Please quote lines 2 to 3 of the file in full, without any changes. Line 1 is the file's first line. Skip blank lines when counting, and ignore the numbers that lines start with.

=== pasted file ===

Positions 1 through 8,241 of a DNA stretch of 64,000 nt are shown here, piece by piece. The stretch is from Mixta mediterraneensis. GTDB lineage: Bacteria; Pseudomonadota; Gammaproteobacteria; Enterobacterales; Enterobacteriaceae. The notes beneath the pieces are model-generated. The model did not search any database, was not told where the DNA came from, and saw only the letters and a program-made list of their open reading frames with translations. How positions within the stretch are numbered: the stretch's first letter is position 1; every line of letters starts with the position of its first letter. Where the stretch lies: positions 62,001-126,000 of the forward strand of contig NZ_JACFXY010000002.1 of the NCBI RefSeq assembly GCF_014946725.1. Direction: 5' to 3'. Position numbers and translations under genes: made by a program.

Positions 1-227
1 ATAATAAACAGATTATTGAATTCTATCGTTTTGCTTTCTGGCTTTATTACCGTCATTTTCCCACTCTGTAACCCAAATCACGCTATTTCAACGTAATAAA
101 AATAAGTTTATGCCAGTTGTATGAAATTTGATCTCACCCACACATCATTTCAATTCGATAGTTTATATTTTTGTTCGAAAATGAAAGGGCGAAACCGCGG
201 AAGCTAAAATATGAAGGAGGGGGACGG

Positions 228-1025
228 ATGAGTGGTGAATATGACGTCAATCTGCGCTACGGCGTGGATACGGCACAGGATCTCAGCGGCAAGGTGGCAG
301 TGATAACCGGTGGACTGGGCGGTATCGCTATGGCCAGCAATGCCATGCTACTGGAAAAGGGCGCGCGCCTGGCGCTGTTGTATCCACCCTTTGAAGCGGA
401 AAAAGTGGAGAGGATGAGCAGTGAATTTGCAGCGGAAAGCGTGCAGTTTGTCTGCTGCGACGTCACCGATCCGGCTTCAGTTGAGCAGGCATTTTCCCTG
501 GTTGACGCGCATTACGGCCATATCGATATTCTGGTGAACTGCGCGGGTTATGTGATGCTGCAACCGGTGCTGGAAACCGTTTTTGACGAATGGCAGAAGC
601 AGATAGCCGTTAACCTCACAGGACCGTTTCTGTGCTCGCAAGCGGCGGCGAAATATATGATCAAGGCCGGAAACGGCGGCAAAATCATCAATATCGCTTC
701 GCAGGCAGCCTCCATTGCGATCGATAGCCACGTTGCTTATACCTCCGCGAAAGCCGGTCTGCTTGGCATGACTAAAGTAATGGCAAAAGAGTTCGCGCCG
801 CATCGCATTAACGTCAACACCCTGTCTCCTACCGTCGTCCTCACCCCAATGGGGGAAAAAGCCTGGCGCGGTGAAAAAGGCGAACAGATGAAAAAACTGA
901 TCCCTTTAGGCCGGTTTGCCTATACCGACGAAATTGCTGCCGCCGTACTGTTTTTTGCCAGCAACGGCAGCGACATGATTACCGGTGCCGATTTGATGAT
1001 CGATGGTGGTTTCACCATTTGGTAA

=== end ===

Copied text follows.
Positions 1-227
1 ATAATAAACAGATTATTGAATTCTATCGTTTTGCTTTCTGGCTTTATTACCGTCATTTTCCCACTCTGTAACCCAAATCACGCTATTTCAACGTAATAAA